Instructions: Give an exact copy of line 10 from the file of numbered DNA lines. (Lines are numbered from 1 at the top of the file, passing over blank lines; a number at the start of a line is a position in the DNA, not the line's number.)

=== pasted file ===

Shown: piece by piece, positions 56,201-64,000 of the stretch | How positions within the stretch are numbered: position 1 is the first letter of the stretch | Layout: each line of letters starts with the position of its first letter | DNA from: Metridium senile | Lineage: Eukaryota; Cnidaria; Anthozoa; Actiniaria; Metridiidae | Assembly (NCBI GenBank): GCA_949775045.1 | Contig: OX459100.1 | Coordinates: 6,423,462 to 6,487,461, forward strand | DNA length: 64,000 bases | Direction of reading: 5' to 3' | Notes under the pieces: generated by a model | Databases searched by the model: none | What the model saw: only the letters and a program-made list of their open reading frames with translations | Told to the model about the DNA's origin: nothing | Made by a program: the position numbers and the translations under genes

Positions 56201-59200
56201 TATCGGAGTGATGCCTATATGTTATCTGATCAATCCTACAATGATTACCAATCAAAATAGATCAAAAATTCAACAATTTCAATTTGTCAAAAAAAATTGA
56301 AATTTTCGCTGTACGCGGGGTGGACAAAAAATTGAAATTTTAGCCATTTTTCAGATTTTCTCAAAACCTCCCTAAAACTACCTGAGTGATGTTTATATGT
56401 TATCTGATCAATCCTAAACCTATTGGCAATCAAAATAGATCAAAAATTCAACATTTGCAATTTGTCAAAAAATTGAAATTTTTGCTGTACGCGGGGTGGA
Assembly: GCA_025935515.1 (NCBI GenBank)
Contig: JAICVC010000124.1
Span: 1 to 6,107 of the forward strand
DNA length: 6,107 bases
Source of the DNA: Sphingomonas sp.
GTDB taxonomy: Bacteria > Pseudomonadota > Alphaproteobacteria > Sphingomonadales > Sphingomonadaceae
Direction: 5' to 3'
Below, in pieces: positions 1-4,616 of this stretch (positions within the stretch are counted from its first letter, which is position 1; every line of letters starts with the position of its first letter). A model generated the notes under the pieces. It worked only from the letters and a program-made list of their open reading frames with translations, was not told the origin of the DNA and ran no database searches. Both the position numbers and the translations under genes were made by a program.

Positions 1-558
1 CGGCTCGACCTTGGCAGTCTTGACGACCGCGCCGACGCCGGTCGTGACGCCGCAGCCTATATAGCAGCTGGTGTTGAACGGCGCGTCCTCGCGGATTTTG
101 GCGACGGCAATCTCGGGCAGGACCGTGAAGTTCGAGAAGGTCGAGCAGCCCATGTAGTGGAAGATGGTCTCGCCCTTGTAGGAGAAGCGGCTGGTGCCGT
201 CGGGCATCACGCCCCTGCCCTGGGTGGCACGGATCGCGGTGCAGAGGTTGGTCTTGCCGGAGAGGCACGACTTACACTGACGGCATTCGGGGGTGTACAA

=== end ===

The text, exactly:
Source of the DNA: Sphingomonas sp.